A nearby re-sited tall menhir is actually one of two menhirs excavated nearby in recent years. (1)

The Northern Dolmen has a 'spirit hole' in its entrance and a 30 stone alignment

(Photo Credits: Jean-Pol GRANDMONT)

 

The Danthine Menhir: One of three stones from the 'Long-stone' field. The largest was discovered in 1947 by Prof Helen Danthine, who moved it 130m to have ot placed beside the road, and from which it earned its name 'The Danthine Menhir'. Measuring 12 feet tall, the top of the slab sloping at a 45 degree angle, it weighs about eight tons. Two other stones were recovered from the field in 1983, 50m from the Danthine Menhir which have now been reinstated in their original position behind the Weris Dolmen.

 

 

The Southern Dolmen: In the vicinity is the Southern Dolmen, a "sunken gallery type" tomb, approximately 23 feet long, it also features an incorrectly restored ante-chamber with 'spirit hole', which originally facilitated offerings to the ancestral spirits. The main axis of the chamber is 55, indicating a mid-summer solstice orientation, when the solar rays illuminate the circular spirit hole. At this dolmen, which may originally have been similar to a chambered mound, amateurs dug up five more stones in recent years.

The Three Menhirs of Bouhaimont at Oppagne: Continuing towards the southwest, there is a setting of three menhirs at right angles to the "alignment", of which the tallest stone measures 8 ft tall. First reported in 1888 by L. Moreels, at one time, they were removed by the owner of a hotel at Hotton, who set them up in his garden. In 1906, he was persuaded to return the three megaliths close to their original setting at Oppagne. Sadly, during transport, one of the menhirs broke in two halves, following which these were cemented back together. All stones of this "triad" have pointed tops. They are made of pudding-stone, like the dolmens. The original location pits for the stones are said to be just 5m south of their current position. (4)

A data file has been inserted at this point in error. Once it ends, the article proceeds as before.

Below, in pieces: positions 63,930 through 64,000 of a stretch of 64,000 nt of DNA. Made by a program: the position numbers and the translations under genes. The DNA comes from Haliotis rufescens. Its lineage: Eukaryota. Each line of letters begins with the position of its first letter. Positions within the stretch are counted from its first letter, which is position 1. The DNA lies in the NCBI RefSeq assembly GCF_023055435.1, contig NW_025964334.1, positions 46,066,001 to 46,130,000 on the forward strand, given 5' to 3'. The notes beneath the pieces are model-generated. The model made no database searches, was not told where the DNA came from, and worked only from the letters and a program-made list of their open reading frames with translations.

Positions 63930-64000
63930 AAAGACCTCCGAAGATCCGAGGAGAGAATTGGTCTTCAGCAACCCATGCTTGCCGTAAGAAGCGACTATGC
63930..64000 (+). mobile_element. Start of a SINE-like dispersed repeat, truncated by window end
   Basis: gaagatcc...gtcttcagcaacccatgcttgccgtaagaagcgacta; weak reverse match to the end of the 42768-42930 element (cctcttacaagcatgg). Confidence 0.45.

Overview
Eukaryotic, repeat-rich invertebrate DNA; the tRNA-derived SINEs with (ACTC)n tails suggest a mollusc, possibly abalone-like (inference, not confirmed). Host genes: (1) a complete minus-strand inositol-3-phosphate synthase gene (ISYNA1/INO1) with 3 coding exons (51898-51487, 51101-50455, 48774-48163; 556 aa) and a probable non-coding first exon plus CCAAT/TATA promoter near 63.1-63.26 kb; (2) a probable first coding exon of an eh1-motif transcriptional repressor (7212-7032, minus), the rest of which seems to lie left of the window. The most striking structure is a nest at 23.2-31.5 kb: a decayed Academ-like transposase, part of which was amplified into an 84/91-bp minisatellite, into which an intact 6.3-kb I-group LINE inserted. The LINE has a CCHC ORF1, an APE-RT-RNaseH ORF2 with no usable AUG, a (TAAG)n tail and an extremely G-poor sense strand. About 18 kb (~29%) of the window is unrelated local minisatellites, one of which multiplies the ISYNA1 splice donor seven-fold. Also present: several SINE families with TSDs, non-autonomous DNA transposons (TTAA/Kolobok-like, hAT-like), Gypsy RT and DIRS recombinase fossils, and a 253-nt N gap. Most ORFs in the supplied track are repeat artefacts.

Photo from 1906 showing the stones both reclining with one already broken. (Now restored)

 

The Quarry: To the south of Wris village, with its 11th century church dedicated to St. Walburge, there is located on the flank of a hill what is presumed to be the prehistoric quarry for the pudding stones. Below the rock face is what has been interpreted as a "ramp" to facilitate the removal and transportation of the stones by the megalithic builders. This implies that for the construction of the Northern dolmen, the 30 ton capstone was hauled to its site for some two miles. (1)

 

The Holed Stones (Portals):

Both the larger dolmens in the area (Northern and Southern) have small holes in their entrances. These 'spirit holes' or 'portals' are a common feature in Dolmens particularly in Northern Europe and Russia (Caucasia) where they are seen more frequently than not. The term spirit holes suggests that they were incorporated into the monuments to allow the spirit free access, however several examples of stone 'plugs' have been found which suggest that they would have been only opened at particular times.

   

Northern Dolmen (Left), and Southern Dolmen (Right).

(More about Holed Stones)

(More about Dolmens)

(More About Menhirs)

(Prehistoric French Sites)

(A-Z Index)

 

References:

1). http://sacred-sites.org/preservation/megalith.html
2). http://www.irishmegaliths.org.uk/fzbWeris.htm
3). http://www.megalithe.be/monuments/weris/pierre
4). http://www.megalithe.be/monuments/weris/oppagne
 
Further Research:
 
The Weris Megaliths: http://www.megalithe.be/monuments/weris/